2-1-1 is the Commonwealth’s primary telephone call center during times of an emergency and is able to provide information on emergency resources and is free and available 24 hours a day, confidential, multilingual, and TTY compatible. mass211.org
Massachusetts Emergency Management Agency Twitter
The Emergency Alert system via television and radio
Outdoor electronic billboards
Make a Plan
When an emergency strikes, there is often very little time to prepare to leave your home. By having a plan ready you will be able to focus on the top priority: getting your family to safety.
We do not know when the next emergency or disaster will occur or what it will be, so take some time to make a plan of what you and your family will do during emergencies. Your family may not all be together when an emergency occurs, so you should create a Family Communications Plan which will ensure that you can get to a safe location (family meeting place if outside of the house), contact one another, and reunite. http://www.ready.gov/sites/default/files/FamEmePlan_2013.pdf
Making a plan can sound challenging and formal, it is simple and doesn’t even need to be written down. The important thing is that all family members know what to do in different types of emergencies.
Build a Kit
Every family, home, individual and business should build a basic emergency supply kit that could be used for any emergency. There should be certain items around the house and workplace in the event you are isolated for three to five days without power or the ability to get to a store. There are basic items such as, water, food, flashlights, radio and extra batteries, a first aid kit, sanitation items and clothing, but it is important to customize the kit for the needs of you and your family. Consider adding medications, extra eyeglasses, contact lenses, dentures, extra batteries for hearing aids, wheelchairs, or other medical equipment, oxygen tanks, children’s items, food & supplies for pets and service animals and any other items your family might need. A list of allergies, medications and dosages, medical insurance information, medical records and serial numbers of medical devices will provide additional information during an emergency.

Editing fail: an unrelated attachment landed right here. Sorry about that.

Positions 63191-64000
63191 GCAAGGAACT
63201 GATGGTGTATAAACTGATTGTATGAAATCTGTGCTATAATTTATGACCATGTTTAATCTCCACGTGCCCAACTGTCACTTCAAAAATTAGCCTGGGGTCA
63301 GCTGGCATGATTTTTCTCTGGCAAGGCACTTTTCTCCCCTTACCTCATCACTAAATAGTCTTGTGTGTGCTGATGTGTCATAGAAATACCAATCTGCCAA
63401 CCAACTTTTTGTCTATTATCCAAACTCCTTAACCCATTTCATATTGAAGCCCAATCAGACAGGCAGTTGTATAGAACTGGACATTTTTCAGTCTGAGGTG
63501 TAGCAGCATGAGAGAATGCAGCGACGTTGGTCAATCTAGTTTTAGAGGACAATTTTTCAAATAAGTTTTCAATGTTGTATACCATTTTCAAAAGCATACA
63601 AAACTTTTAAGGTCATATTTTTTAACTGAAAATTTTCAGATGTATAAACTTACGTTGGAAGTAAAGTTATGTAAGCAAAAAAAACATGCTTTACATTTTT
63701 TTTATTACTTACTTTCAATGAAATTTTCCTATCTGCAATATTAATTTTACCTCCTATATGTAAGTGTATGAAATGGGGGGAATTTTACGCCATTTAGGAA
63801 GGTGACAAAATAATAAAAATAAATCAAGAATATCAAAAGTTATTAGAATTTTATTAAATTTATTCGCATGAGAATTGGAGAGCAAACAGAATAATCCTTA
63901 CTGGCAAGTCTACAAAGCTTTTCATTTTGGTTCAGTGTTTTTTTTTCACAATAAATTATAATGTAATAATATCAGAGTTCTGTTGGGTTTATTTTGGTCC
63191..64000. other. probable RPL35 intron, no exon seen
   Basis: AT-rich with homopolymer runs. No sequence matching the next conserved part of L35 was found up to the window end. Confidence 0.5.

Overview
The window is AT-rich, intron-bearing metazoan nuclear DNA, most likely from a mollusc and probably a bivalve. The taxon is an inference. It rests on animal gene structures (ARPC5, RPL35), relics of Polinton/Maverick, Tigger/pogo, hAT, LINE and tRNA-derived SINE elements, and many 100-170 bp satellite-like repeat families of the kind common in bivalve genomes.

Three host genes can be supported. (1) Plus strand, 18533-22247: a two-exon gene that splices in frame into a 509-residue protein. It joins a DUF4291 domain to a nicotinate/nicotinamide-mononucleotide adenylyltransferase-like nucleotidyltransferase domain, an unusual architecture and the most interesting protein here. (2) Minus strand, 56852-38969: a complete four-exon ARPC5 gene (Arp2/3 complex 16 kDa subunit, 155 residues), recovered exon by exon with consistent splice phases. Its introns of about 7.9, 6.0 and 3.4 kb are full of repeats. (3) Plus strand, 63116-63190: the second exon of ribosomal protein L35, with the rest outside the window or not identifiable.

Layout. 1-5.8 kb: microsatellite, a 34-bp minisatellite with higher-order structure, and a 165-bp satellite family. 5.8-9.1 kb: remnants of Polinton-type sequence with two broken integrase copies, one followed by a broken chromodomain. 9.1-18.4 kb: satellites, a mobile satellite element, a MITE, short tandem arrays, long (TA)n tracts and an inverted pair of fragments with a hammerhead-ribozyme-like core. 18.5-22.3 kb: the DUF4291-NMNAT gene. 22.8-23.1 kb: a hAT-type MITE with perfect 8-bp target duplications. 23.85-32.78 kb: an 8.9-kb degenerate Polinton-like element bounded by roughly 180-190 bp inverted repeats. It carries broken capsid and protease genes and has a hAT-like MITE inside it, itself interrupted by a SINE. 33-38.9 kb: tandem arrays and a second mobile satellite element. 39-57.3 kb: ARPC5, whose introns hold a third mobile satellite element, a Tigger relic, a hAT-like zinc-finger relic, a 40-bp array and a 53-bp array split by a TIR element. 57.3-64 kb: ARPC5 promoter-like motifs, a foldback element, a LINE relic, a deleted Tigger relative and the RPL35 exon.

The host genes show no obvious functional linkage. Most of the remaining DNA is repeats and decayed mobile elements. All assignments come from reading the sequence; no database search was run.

You may also consider making a mobile “go-bag” version of your emergency kit in case you need to evacuate to a shelter or other location, as an emergency shelter may not have all the items you need. At least annually, check your kit for any food, water, batteries, or other items that may need to be replaced or have expired.
Here are some items that should be included in your Emergency Supply Kit:
Three day supply of water per person (one gallon per person per day)
One complete change of clothing per person
Battery operated flashlight and radio with new batteries
Emergency preparedness manual with contact phone numbers
First aid kit
Week’s supply of non-perishable food
Non-electric can opener, utility knife
Cash or traveler’s checks, change
Blankets or sleeping bags
Paper cups, plates and plastic utensils
Soap, liquid detergent
Personal hygiene items and feminine supplies
Prescription and non-prescription drugs such as aspirin, anti-diarrhea medication and antacid
Consider unique family needs as well
Check your supplies every six months- good rule of thumb, when you change your clocks, change your emergency supplies.